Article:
The three main causes of swimming neck pain

Swim Smooth’s Paul Newsome dissects the three classic stroke flaws that cause neck tension or pain for swimmers

The three main causes of neck pain in swimming

If you suffer from neck tension or pain after swimming you’ll know how annoying it is but have you considered it might be something in your stroke technique causing it?


Here Swim Smooth’s Paul Newsome describes three classic stroke flaws that place a large load on the muscles in your neck, which commonly lead to pain and discomfort in the neck or trapezius muscles.

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1. Looking skywards whilst breathing

Here’s Clare looking straight up towards the sky (or pool ceiling) when breathing in an effort to find clear air:

Having to twist the neck this far round places a lot of stress on the neck, which can easily lead to soreness after swimming. This is a very common stroke fault amongst Bambinos (and also extreme Overgliders with very low stroke rates).

When we swim we should use the bow wave created by the head as it passes through the water, the bow wave shape creates a trough by the side of the head which we should be breathing into straight across the pool in position A.

Here’s Swim Smooth coach Steve Bailey demonstrating this technique to good effect, angling his mouth to the side (‘Pop-eye Breathing‘) to allow him to keep his head really low:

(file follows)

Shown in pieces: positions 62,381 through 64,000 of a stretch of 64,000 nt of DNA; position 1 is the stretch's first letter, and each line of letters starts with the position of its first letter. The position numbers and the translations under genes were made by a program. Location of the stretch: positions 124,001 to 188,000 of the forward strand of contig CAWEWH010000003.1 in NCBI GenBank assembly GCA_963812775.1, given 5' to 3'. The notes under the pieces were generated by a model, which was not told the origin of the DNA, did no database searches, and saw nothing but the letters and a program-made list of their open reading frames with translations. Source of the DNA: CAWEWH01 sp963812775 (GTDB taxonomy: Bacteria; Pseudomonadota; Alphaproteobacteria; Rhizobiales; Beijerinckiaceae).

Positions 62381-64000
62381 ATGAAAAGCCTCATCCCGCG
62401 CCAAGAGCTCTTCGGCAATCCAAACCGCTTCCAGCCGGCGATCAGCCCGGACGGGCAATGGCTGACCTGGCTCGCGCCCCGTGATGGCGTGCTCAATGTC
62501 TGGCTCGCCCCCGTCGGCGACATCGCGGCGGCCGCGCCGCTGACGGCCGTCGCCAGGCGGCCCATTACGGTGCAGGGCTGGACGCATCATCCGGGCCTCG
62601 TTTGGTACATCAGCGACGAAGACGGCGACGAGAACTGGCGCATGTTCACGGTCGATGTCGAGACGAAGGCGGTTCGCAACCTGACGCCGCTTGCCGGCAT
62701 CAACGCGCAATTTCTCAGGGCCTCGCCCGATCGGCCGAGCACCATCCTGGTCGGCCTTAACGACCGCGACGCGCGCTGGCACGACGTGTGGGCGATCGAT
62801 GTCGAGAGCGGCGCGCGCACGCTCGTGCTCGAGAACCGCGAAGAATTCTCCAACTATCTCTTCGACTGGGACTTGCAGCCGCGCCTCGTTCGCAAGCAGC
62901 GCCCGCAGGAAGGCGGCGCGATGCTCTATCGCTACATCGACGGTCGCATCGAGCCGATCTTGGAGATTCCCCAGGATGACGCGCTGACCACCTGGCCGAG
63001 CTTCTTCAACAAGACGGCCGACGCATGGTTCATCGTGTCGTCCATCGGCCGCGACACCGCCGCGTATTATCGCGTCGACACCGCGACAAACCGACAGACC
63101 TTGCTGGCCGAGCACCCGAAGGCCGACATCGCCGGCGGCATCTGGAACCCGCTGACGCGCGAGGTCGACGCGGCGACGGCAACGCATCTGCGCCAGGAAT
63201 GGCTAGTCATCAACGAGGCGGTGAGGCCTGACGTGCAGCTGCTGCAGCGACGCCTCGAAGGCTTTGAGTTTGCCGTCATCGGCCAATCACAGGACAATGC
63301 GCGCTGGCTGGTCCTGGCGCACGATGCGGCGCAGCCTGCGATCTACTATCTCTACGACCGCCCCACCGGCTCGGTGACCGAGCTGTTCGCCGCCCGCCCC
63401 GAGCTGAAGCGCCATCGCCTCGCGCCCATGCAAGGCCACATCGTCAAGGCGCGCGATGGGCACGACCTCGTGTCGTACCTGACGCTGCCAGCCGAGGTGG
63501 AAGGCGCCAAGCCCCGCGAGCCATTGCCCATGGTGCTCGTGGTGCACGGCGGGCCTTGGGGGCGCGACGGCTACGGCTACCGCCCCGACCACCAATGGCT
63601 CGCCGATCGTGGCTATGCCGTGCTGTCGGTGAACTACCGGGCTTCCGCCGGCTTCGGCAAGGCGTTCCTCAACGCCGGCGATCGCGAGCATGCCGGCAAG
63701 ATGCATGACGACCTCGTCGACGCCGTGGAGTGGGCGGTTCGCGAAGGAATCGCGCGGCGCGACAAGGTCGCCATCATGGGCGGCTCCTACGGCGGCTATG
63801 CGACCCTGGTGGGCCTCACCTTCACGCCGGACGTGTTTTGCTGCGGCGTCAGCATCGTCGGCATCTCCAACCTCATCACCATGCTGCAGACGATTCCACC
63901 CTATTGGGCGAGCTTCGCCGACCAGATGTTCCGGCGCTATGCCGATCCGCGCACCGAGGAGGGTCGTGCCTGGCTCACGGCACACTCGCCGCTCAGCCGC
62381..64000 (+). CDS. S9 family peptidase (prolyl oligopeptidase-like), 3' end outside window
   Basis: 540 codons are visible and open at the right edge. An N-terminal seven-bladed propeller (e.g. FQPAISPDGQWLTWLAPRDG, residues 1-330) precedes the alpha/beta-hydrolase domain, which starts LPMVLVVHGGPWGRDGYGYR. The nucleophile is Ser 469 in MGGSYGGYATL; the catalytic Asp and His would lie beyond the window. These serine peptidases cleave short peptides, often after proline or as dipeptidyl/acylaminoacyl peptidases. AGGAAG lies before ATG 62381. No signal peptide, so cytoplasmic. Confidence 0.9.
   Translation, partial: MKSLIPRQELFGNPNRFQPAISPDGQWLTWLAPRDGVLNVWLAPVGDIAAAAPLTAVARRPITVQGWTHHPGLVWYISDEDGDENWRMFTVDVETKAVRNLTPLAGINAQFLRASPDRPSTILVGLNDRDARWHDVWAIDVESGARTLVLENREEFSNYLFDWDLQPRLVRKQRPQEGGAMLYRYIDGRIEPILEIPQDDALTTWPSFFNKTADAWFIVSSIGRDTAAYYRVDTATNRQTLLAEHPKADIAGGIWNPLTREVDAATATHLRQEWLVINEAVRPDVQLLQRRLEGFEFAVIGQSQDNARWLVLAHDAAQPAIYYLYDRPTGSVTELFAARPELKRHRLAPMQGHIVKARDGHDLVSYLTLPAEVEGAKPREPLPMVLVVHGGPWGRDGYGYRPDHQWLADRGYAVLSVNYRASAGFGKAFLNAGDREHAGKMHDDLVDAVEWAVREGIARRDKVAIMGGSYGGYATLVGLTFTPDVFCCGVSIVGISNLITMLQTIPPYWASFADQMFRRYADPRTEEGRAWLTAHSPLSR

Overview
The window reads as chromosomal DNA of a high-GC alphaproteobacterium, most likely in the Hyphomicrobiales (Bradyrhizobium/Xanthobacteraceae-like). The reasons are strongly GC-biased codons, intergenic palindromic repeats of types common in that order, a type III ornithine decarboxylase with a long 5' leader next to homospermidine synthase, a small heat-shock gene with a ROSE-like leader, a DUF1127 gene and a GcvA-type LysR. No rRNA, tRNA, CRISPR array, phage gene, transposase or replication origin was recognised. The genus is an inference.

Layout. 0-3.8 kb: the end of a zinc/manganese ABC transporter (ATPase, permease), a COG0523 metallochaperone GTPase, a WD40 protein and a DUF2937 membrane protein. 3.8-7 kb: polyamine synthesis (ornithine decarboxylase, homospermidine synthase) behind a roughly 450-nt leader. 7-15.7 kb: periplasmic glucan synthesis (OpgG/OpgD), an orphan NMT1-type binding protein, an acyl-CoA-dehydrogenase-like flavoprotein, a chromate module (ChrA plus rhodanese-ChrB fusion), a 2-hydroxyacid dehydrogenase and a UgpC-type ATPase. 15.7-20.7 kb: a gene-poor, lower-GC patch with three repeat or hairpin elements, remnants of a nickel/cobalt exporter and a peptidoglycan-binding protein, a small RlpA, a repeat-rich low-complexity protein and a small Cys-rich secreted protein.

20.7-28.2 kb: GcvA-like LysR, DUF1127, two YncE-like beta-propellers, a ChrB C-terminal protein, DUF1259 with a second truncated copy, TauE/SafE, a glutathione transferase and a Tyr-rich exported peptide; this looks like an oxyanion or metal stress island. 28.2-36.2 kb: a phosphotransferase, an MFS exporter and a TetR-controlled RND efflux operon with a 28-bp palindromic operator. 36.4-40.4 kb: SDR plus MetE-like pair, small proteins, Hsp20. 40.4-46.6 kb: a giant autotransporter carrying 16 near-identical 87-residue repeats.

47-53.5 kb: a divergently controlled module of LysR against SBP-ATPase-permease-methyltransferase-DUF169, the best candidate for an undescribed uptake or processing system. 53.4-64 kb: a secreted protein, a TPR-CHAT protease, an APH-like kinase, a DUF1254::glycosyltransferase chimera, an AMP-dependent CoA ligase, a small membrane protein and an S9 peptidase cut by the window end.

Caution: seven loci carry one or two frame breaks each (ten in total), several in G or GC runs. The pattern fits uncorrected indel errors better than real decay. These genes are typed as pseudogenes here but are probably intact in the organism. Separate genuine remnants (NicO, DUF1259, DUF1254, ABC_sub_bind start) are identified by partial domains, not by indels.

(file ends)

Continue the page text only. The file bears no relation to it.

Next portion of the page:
Notice how Steve’s lower goggle is in the water and he’s looking across the surface of the pool, not twisting and looking skywards.

If you’re quite new to freestyle, keeping your head this low can take a little getting used to but it’s an essential skill to master to make breathing comfortable and relaxed. Try developing it whilst swimming with a pair of fins on, you’ll be more relaxed with the fins on and your extra speed through the water will exaggerate the size of the bow-wave.

2. Breathing too far forwards

The bow-wave trough only becomes deep in the area directly alongside the mouth, which is why we should be breathing directly to the side in position A:

If you try to breathe further forwards of this point in position B then the surface of the water is much higher and you will have to crane your mouth and head upwards to find air.

This craning position places a large stress on the neck, quickly leading to a sense of fatigue. Practise breathing in position A and you’ll immediately feel relief.

3. Lifting the head to breathe

Did you know your head weighs around 5kg (11 pounds)? That’s a heavy weight to lift out of the water every time you breathe and the effort of doing so places a lot of stress on your neck and trapezius muscles:

Lifting the head out of the water like this actually stops the bow-wave forming, so that trough beside your head disappears – making it feel like you have to lift it up that much or you’ll swallow water! Trust that when you keep the top of your head in the water the trough will be there for you and you can keep your head much lower.


For more advice from Paul, book your ticket at the 220 Triathlon Show – head to